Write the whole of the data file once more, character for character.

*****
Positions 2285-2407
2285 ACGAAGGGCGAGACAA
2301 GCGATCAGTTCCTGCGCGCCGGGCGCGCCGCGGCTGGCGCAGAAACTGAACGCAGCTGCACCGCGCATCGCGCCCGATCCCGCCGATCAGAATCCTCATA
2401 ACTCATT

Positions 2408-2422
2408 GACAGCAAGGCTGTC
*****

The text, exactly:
Positions 2285-2407
2285 ACGAAGGGCGAGACAA
2301 GCGATCAGTTCCTGCGCGCCGGGCGCGCCGCGGCTGGCGCAGAAACTGAACGCAGCTGCACCGCGCATCGCGCCCGATCCCGCCGATCAGAATCCTCATA
2401 ACTCATT

Positions 2408-2422
2408 GACAGCAAGGCTGTC